The Hobbits – they always walk tall

March 9, 2014
Rehearsal in the morning of the show at the auditorium
The children learning the mudra (hand gesture) for ‘Prophet’
The Birla Auditorium, Jaipur – a sight to behold!

Four productions, sixteen countries, fifty cities and over a hundred shows later, we had heard the audience commenting that the shows have been an unforgettable experience or even a life-changing moment for several. We traversed through just such a life altering moment when we emerged from a show in a tier two Indian city.

This city was Jaipur, the famed pink city.  When we first saw the Birla Auditorium, the venue of the show, we mistook it for one more of the gorgeous palaces that dot this historic city.  With the state-of-the-art sound and light systems to top that, we can safely claim that this would rate amongst the best auditoriums in India.  Despite having performed in the so-called “illustrious” art centers, this one looked a little imposing.
In this center, amongst our audience were a group of about 100 children and members from their community that had been invited to watch ‘The Prophet’ at this venue.  They represented a slum in Jaipur, one that particularly suffers from its position at the nadir of the economic order.  The group was brought to us through an NGO – Sakhi Bal Niketan and Amar Seva Samiti.  It was composed of children between the ages of five to fourteen years, accompanied by their teachers, and some other residents of the slum.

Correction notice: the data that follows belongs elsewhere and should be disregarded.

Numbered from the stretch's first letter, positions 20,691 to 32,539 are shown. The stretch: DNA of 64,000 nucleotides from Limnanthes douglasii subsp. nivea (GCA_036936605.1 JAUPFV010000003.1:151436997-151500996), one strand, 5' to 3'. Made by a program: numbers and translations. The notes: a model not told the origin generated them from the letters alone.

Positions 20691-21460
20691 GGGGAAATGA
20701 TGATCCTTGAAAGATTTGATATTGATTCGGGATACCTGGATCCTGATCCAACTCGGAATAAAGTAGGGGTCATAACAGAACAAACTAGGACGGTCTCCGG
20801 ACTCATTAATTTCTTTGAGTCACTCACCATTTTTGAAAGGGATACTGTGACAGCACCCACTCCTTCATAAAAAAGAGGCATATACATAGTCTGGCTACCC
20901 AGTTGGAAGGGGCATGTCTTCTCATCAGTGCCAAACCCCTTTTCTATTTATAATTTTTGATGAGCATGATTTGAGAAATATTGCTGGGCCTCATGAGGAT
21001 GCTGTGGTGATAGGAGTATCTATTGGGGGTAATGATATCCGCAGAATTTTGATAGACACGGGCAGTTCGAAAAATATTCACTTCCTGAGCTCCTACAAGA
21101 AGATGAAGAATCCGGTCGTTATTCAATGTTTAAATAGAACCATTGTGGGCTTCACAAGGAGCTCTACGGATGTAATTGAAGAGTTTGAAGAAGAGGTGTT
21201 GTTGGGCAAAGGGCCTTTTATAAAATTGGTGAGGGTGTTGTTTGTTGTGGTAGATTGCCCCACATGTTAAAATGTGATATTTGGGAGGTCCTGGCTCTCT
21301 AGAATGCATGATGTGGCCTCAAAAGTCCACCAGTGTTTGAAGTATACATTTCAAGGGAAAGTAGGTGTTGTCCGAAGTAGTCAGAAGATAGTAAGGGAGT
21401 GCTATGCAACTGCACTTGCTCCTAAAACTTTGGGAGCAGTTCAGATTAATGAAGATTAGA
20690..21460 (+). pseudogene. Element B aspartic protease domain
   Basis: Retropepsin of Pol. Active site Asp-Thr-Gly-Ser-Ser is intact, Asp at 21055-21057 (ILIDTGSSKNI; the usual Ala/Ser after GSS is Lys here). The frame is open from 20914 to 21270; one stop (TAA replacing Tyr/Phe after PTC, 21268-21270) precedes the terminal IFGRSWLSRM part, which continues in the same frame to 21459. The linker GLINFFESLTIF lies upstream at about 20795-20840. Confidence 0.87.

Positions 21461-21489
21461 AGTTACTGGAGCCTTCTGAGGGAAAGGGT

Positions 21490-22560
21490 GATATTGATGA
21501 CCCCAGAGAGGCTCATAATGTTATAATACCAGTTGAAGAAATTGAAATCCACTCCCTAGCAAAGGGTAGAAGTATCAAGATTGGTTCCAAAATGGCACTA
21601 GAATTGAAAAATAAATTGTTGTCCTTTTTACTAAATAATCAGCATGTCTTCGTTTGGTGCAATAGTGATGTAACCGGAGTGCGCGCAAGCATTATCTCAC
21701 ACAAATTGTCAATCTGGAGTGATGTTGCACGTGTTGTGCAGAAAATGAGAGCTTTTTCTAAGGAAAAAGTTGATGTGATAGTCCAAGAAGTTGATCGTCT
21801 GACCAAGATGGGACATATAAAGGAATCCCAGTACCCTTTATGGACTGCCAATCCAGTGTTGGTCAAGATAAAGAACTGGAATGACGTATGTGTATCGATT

There was a hushed silence amongst this group as they took their seats before the show started.  Undoubtedly, an auditorium that seemed intimidating to travel weary artists, would have seemed inaccessible to these children and their teachers.  When the show started all these feelings were gone.  The children broke out with impromptu applause at many places in a dance-drama that touched them and their lives.  The young ‘Prophet’ who goes through a life of abuse by her own father, battles every moment in the slums for her survival and dignity, overcomes all odds to become a world famous dancer and much later turns a Messiah, helping the needy children… every one of these scenes was watched absorbed and applauded by these children as though the ‘Prophet’ had become a Messiah for their own hopes.
At the end of the show, the children clambered up on to the stage to pose for photographs with us and even learn a mudra that represented the Prophet!  The honesty and delight in their faces indicated that this was an evening that they would never forget – something that many of them told us also.  It brought a blinding revelation us – if our shows are conducted free, as they all are in India, and conducted to propagate classical Indian dance, why would we not always have children from such circumstances come to watch us? For they, as much as any other child in India, have the right and perhaps the drive to achieve the impossible task of taking on the stage as an artist themselves one day.   When I see at least one child from amongst these audiences is able to do that, then that moment alone is worth more than any accolades I have received over my career.
In the line-up for the group photograph, we noticed a particularly tall boy and asked him how old he was.  He was 14 years old.  We joked to him that he better stop growing lest he ended up 8 feet tall!  He responded to us that however much he grew, he could never grow as tall as us!  The answer made us realize how little we really were in this world.

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